While there is no standard track for receiving construction inspector training, many employers prefer, if not require, job applicants to possess an associate degree. However, some employers may consider experience or professional certifications in place of a degree. Certificate and associate's degree programs in this specialty are available, so candidates can gain formal education through college programs or learn through hands-on training. Many even choose a combination of college training and experience. Because employers more commonly request associate degree holders; experienced construction workers seeking formal training often pursue certificate programs. Students learn the foundations of construction inspection through participation in labs, lectures, and cooperative work experiences.
Certificate in Construction Inspection
A construction inspector certificate program can typically be completed in a year or less and prepares students to pass the licensing exams that are required by many states. Certificate programs provide instruction in different areas, such as electrical and structural construction, inspection regulations, framing, and plumbing. Some programs may offer specializations, including residential or commercial inspection and updated codes.
Associate of Applied Science in Building Inspection Technology
Students learn to perform inspections on electrical systems, building structures, and plumbing for building code compliance and fire safety. The procedures for writing correction notices and building code reports are taught. Class topics may include construction material composition, blueprint reading, water drainage, and soils. These programs last about two years.
Associate of Applied Science in Construction Technology
Construction technology students learn about building tools, design plans, and materials. Techniques in milling, framing, roofing, and finishing are studied to create masonry, wooden, and concrete constructions. Skills are gained in construction preparation, cost estimating, site surveying, and project management. You can earn this degree in two years.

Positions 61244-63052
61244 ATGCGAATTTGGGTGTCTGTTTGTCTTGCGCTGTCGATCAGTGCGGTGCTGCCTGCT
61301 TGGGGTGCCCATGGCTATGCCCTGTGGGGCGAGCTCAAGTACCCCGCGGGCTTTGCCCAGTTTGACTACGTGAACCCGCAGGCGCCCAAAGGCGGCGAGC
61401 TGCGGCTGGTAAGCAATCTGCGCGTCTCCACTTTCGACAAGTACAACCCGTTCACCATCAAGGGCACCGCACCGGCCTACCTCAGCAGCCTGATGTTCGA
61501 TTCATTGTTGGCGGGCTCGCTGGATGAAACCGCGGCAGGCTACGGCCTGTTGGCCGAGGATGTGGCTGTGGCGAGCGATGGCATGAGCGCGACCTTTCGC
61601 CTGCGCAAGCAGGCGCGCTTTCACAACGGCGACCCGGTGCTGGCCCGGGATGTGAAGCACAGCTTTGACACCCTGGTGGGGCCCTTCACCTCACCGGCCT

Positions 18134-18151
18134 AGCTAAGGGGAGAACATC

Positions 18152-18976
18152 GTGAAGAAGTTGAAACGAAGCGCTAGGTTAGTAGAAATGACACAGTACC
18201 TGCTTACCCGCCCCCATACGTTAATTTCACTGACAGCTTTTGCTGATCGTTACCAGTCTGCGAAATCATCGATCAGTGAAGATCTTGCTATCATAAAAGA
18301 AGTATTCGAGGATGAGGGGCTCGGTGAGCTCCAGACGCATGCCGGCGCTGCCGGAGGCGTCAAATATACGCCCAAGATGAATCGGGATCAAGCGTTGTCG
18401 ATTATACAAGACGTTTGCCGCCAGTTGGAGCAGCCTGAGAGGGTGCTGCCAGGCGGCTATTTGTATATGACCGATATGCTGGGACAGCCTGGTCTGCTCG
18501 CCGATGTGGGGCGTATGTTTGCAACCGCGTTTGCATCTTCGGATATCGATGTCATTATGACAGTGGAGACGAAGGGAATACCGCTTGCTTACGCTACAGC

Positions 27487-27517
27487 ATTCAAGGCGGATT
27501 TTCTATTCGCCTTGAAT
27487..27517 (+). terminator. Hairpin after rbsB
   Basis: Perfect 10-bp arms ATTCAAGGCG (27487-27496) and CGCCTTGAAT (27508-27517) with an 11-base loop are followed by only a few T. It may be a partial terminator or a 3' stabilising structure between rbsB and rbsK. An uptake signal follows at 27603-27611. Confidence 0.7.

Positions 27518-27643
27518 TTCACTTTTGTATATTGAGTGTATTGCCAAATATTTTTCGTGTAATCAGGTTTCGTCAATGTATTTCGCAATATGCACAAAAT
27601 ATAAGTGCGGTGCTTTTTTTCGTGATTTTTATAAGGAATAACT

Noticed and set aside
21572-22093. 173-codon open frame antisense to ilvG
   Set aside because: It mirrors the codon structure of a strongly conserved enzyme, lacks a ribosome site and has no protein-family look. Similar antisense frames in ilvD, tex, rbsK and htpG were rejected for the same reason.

Some states require construction inspectors to be licensed or certified. Although requirements vary by state, applicants generally need to meet minimum education and experience standards before passing an exam. Additionally, voluntary certifications are often preferred by employers and available from organizations, such as the International Code Council (www.iccsafe.org), which offers credentials for residential building inspectors and certified building officials. The National Institute for Certification in Engineering Technologies (www.nicet.org) offers three levels of certification in specific construction fields, including construction materials testing and building construction. Voluntary certifications are typically valid for three years, and continuing education is required to maintain certification and state licensure.
Local governments and industry associations often sponsor educational workshops and seminars, which can last for a few hours or a full day. Topics include pre-construction project preparation, final inspection procedures, risk management, and code compliance. Construction-related websites may also host a series of webinars on topics of interest to construction inspectors.
Construction inspectors can also study available printed materials for everyday training. These references may include regulatory reference books, inspector handbooks, and construction magazines. Participation in online message boards is possible, as well as subscribing to construction-related bulletins.
Construction inspector training is available at both certificate and associate's degree levels. Students can learn a variety of skills to prepare for a large number of positions in different construction fields, and by doing so, build the foundation necessary for a multitude of continuing education opportunities.